One-page CV template with a sage green theme, a mega-bold title and icons

Some jobs require you to show a little creative flair to stand out from the crowd. Our sage green CV template allows you to do just that. It includes several design elements to help your CV stand out, but keeps your information well organised and easy to follow. You'll need the Masterplan font to get the correct layout (download link below).

CV template details:

  • CV ref: #15
  • File size: 1,852 kB
  • File format: .docx (Microsoft Word
  • File name: CV1.docx
  • Fonts required: Masterplan
  • Price: Free download
  • One-page CV template with a sage green theme, a mega-bold title and icons Overall rating: 4.4 out of 5 based on 7 reviews.

About this CV template:

This really smart graphical CV template is fully editable in Microsoft Word, allowing you to customise the role and all aspects of the CV. It is perfect for any job where creative flair is a must, and ideal for marketing or design roles.

Click here to view a preview of this CV template (PDF)

Click here for our CV editing guide

Don't like this CV template? Find another:

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★★★★☆
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This is great! I can't believe it's free. Thank you!

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Lovely.

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Good!

4 quick tips for CV success

So you’ve chosen the perfect CV template – now how do you make your application stand out? Here are 4 easy ways to maximise the chance of your CV finding its way to your recruiter’s shortlist:

First of all, make sure you really understand the job you’re going for and what’s expected of an employee. Especially if it’s a role you’ve never done before. For example, management is not the same as leadership – and employers look for different qualities in managers and team leaders.

Be careful not to assume that your fantastic knowledge of the role means you are ready for a manager’s position. The ability to manage requires a completely discrete set of skills from those that the team is performing. Read up on the job role and the qualities which are required before sending off your application.

Custom write your CV to the role

Carefully study the job specification before you start, paying close attention to what your recruiter is looking for. Often recruiters will divide adverts into two, with one set of requirements being mandatory, and the other being things they would like. Your task is to ensure that the recruiter can see you meet the mandatory requirements within a few seconds of looking at either your CV or your cover letter.

Tailoring your CV to each and every role you apply for is the key to success. It ensures you offer what they want and leave out what they don’t. Your CV is going to stand head and shoulders above your competition mainly because of this.

Include a personal statement

Write a ‘personal statement’ or ‘objective statement’ at the top of your CV. This should aim to set out who are, what you have to offer, and what you’re looking for. The ‘what you have to offer’ part should cover the recruiter’s most important mandatory requirements, such as a particular degree or level of experience.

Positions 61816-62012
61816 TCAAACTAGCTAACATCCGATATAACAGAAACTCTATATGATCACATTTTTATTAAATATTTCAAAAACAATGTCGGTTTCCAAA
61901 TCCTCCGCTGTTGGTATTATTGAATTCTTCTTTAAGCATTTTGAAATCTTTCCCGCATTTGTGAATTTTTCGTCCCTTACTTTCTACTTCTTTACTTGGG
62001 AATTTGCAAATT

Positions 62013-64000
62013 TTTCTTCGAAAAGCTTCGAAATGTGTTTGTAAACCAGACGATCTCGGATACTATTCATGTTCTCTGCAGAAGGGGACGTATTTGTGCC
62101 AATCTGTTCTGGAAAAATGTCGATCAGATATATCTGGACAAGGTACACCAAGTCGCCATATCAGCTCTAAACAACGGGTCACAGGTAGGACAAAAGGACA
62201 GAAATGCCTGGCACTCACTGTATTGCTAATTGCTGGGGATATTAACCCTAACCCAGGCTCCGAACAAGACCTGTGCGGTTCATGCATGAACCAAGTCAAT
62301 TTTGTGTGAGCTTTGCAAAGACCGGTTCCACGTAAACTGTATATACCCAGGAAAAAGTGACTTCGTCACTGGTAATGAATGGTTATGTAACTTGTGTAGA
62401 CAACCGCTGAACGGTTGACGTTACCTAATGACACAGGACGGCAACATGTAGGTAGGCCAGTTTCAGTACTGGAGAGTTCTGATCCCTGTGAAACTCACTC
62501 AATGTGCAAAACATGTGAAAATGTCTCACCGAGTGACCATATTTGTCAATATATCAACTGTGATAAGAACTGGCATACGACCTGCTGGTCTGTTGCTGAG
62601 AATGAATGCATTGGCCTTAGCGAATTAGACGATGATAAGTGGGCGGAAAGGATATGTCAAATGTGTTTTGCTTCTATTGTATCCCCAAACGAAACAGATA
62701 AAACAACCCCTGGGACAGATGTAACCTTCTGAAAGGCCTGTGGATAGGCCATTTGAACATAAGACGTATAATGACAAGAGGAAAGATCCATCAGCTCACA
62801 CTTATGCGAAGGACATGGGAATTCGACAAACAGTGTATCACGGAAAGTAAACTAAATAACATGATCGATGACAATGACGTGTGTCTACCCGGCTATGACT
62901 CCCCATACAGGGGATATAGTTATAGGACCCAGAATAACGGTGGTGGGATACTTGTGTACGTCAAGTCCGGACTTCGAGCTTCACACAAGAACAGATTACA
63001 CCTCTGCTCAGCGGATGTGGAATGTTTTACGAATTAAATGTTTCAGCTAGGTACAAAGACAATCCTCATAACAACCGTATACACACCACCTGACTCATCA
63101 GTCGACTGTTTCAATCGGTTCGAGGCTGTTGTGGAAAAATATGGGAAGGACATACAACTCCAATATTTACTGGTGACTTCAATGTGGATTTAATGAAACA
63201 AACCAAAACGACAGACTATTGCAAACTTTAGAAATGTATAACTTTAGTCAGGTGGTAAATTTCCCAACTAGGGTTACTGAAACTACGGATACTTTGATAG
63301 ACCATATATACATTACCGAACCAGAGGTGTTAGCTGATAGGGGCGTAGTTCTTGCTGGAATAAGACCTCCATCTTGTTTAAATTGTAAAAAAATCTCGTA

A personal statement will act as an introduction to your CV, and make it clear to the reader exactly why you’re applying and what you have to offer. Although this section isn’t mandatory, you may not want to risk leaving it off.

Make your CV relevant

It can be tempting to write down every single qualification and every day of work experience you’ve ever completed. However, it will only dilute the most important information and make it more difficult to find.

Limit what you write about irrelevant positions or qualifications, and include more information about those that are relevant. If you’ve never had the exact same position as the role you’re applying for, pick out aspects of previous roles that are cross-transferable to the job.

Most employers will gladly accept a candidate that doesn’t have direct work experience. Your past performances are often more important to a hiring manager. Demonstrate your outstanding achievements, promotions, and other accolades. Show your proven track record and how those skills can be transferred to the new role with ease.

Include a cover letter

Write a focused cover letter introducing yourself and explaining exactly how you meet the job specification. A personal statement can be quite similar to a cover letter, so make sure you distinguish one from the other if you opt for both.

A personal statement is exactly that – personal. Whilst a cover letter can be a little more formal. If you choose to write both, go into more detail on your cover letter and write in a more personable tone on your statement.

For more information on cover letters, please read our guide on how to write a cover letter with examples here.

About Jen Wiss-Carline

Jen Wiss-Carline has been a Senior Manager and Consultant for several sizeable companies which included dealing with all aspects of staff management and recruitment. She is also a Chartered Legal Executive, and was admitted as a Fellow in February 2006.

Jen's qualifications include:
LL.B (Hons) (1st)
Chartered Legal Executive (FCILEx)
PG Cert Bus Admin
PgDip Law (LPC)
LL.M (Master of Laws) (Distinction)

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